Directory for Catechesis

Earlier this year the Holy See published the new Directory for Catechesis. In many parts it is not an easy read. But it does provide us with the opportunity to look at our catechetical endeavours in the light of changing times, demonstrated, of course, by the lockdown and the journey to a new and undetermined normal.

Over the next year Fr Paul Daly, Episcopal Vicar for Formation, will be summarising the Directory, with some suggested pointers for reflection. A summary is, by its nature, subjective. Fr Paul will try to include the sections that he feels has most to say to ourselves and our parishes and communities at this time.

Please feel free to share with parish catechists, sacramental programme coordinators, parish leadership team members; in fact anyone who wants them! I hope you find them of benefit.

We will update this page on a weekly basis.

12. The intimate relationship between kerygma and catechesis (55-61)

Even if it is still useful to distinguish pre-evangelisation, first proclamation, catechesis, ongoing formation, in the present context it is no longer possible to stress those differences. Those who ask for or have already received the sacraments often do not have an explicit experience of faith or do not intimately know its power and warmth. A formal proclamation limited to a bare enunciation of the faith would not permit an understanding of the faith itself which is instead a new horizon of life that is opened wide, starting from the encounter with the risen Jesus.

The Church needs a catechesis that can be called kerygmatic. (The kerygma is the basic proclamation/key message that Jesus is Lord, God with us, who gave himself for us).
The Church must be able to embody the kerygma according to the needs of her contemporaries, providing help and encouragement so that on the lips of the catechists, from the fullness of their hearts, in a reciprocal dynamic of listening and dialogue, there may blossom credible proclamations, vital confessions of faith, telling everyone the good news: ‘Jesus Christ loves you; he gave his life to save you; and now he is living at your side every day to enlighten, strengthen and free you.’

This leads to several guidelines for catechesis: it has to express God’s saving love which precede any moral or religious obligation on our part; it should be marked by joy, encouragement, liveliness and a harmonious place which will note reduce preaching to a few doctrines which are at times more philosophical than evangelical.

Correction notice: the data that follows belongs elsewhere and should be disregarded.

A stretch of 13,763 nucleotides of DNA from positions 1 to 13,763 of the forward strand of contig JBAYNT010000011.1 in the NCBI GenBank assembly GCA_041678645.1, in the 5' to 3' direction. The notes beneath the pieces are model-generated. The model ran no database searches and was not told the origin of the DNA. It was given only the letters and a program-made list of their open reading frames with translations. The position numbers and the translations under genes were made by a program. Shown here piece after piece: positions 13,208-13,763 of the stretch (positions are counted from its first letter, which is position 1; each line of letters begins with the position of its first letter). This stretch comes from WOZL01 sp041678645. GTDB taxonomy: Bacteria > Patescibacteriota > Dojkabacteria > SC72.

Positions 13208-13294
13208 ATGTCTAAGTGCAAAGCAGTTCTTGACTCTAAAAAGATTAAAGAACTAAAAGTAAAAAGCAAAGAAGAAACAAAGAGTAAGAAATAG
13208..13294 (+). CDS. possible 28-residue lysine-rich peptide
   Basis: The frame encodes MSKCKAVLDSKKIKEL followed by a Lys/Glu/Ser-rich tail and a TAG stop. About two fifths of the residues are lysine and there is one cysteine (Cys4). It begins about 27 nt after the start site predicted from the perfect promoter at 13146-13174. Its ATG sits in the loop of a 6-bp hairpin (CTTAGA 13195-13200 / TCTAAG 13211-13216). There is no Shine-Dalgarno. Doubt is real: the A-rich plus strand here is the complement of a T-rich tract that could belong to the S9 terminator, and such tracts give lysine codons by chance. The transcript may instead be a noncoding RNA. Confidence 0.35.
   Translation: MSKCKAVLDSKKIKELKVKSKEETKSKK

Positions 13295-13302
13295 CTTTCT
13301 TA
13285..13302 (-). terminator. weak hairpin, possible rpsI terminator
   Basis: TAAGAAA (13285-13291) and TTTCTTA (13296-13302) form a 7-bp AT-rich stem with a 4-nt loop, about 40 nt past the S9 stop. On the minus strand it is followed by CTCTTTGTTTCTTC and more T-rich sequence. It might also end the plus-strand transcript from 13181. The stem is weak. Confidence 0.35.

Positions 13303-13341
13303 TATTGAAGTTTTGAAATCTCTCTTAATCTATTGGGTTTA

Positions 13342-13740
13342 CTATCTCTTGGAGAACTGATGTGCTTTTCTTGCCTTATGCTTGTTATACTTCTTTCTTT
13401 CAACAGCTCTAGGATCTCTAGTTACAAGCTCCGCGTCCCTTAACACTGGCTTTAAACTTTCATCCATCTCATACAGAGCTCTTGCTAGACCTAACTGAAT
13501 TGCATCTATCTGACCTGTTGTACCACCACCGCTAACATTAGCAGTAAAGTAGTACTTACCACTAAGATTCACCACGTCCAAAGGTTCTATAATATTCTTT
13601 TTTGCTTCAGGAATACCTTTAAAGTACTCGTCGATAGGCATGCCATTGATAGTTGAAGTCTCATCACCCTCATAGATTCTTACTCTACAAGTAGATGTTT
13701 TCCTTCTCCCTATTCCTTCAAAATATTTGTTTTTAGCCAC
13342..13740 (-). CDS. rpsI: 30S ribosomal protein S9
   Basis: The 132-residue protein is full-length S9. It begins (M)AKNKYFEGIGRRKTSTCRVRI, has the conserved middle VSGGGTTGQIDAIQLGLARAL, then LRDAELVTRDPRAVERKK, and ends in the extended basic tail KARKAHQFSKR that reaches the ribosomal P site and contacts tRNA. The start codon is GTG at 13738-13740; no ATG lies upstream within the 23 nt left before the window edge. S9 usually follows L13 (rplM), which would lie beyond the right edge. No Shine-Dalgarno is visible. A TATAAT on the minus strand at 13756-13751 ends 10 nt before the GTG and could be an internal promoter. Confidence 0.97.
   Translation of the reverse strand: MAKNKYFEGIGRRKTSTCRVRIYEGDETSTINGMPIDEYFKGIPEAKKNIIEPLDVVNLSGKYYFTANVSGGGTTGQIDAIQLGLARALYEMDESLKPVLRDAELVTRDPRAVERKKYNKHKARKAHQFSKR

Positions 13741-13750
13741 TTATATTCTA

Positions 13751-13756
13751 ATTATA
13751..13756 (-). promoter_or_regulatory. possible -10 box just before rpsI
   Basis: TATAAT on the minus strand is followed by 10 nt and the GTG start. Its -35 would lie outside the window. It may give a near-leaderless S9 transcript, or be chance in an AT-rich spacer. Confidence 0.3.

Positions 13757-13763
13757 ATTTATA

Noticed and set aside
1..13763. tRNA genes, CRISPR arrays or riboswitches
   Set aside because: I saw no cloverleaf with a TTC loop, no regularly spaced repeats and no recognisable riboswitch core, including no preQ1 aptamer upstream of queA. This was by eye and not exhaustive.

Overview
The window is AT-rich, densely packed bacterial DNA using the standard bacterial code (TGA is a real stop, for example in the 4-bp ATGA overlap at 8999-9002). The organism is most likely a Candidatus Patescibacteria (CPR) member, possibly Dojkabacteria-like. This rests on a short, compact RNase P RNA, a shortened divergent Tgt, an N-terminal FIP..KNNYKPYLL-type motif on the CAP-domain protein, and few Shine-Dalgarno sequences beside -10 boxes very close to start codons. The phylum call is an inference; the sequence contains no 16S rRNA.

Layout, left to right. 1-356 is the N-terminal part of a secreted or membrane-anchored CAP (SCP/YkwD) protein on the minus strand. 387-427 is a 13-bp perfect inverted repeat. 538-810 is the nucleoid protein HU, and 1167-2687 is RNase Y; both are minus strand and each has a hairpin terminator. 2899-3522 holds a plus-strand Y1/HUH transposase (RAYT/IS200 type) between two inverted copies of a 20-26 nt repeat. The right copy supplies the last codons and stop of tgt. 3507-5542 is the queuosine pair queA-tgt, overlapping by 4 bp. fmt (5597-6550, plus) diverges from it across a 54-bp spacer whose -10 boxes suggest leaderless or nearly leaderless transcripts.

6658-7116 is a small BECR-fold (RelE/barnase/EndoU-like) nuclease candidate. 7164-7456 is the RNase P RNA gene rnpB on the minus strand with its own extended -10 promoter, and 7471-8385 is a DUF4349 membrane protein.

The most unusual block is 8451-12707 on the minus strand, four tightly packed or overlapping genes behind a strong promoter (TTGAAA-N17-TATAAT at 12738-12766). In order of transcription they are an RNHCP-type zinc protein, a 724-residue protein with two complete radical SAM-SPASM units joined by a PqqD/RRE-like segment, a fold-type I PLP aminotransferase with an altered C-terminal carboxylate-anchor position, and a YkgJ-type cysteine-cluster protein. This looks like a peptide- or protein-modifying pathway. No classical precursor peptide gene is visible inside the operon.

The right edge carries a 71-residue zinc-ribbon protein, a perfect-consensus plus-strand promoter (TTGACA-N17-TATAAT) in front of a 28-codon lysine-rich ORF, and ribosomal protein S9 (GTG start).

Catechesis reveals a new vision of life, of humanity, of justice, of the whole cosmos which emerges from the faith and which makes its signs constantly present.

Are we trying to do too much when we catechise?
Do we focus on the trees or the wood?

Previous Reflections

Weeks 1 - 10

The first four inserts can be found in a Word document  by clicking here.

1: Introducing the Directory for Catechesis

What and Why?

In a nut-shell, if the Catechism of the Catholic Church expresses the ‘content’ of the Church’s teaching (the ‘what’), the Directory for Catechesis expresses the ‘how’ that teaching is handed on in our time.

Given that the present ‘our time’ is different from the ‘our time’ of 1971 when the General  Catechetical Directory was published, and different even from 1997 when the General Directory on Catechesis was published, it is not surprising that Pope Francis has approved a new Directory, looking at the challenge of handing on the faith in a digital and globalised culture.

To start us off on our journey, four quotations from the Introduction, with an invitation (written by myself and in italics) to reflect and respond, based on your own experience and context.

  1. Catechesis is an essential part of the broader process of renewal that the Church is called to bring about in order to be faithful to the command of Jesus Christ to proclaim always and everywhere his Gospel.

In our context of gradually reopening our churches to worship, how can we be renewed in our proclaiming ‘always and everywhere his Gospel?’

  1. A catechesis which goes to the very heart of the Christian message,……manifests the action of the Holy Spirit, who communicates God’s saving love in Jesus Christ and continues to give himself so that every human being may have the fulness of life.

This kerygmatic (from the Greek word for proclamation) catechesis is the very heart of the process, its source, summit and golden thread. How do we keep it at the very core of all our catechetical programmes?

  1. A catechesis which introduces the believer into the living experience of the Christian community, the true setting of the life of faith. This formative experience is progressive and dynamic…..According to a pastoral practice, becoming more urgent, catechesis should be inspired by the catechumenal model.

How do we, in a gradual way, introduce believers into an experience of the parish? Or do we just tell them to ‘come to Mass?’